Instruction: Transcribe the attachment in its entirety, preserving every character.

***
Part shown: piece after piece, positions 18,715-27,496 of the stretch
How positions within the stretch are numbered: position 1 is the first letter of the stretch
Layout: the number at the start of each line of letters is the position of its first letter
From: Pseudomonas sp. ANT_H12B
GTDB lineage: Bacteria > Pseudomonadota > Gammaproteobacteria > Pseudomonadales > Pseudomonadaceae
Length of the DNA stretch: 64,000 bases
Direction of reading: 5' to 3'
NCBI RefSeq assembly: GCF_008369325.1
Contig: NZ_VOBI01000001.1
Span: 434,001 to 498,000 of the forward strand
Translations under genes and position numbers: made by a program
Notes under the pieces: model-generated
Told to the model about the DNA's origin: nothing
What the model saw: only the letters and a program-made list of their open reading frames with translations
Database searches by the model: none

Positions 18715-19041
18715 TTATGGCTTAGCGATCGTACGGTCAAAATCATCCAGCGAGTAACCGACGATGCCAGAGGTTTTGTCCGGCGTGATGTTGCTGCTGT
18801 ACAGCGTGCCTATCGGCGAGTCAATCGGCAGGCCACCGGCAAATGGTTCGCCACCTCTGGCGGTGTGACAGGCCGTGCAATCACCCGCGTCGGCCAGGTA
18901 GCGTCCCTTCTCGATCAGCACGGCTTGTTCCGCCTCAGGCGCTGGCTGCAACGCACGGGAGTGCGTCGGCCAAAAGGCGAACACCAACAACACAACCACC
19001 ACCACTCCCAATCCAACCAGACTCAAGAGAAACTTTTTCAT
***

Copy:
Part shown: piece after piece, positions 18,715-27,496 of the stretch
How positions within the stretch are numbered: position 1 is the first letter of the stretch
Layout: the number at the start of each line of letters is the position of its first letter
From: Pseudomonas sp. ANT_H12B
GTDB lineage: Bacteria > Pseudomonadota > Gammaproteobacteria > Pseudomonadales > Pseudomonadaceae
Length of the DNA stretch: 64,000 bases
Direction of reading: 5' to 3'
NCBI RefSeq assembly: GCF_008369325.1
Contig: NZ_VOBI01000001.1
Span: 434,001 to 498,000 of the forward strand
Translations under genes and position numbers: made by a program
Notes under the pieces: model-generated
Told to the model about the DNA's origin: nothing
What the model saw: only the letters and a program-made list of their open reading frames with translations
Database searches by the model: none

Positions 18715-19041
18715 TTATGGCTTAGCGATCGTACGGTCAAAATCATCCAGCGAGTAACCGACGATGCCAGAGGTTTTGTCCGGCGTGATGTTGCTGCTGT
18801 ACAGCGTGCCTATCGGCGAGTCAATCGGCAGGCCACCGGCAAATGGTTCGCCACCTCTGGCGGTGTGACAGGCCGTGCAATCACCCGCGTCGGCCAGGTA
18901 GCGTCCCTTCTCGATCAGCACGGCTTGTTCCGCCTCAGGCGCTGGCTGCAACGCACGGGAGTGCGTCGGCCAAAAGGCGAACACCAACAACACAACCACC
19001 ACCACTCCCAATCCAACCAGACTCAAGAGAAACTTTTTCAT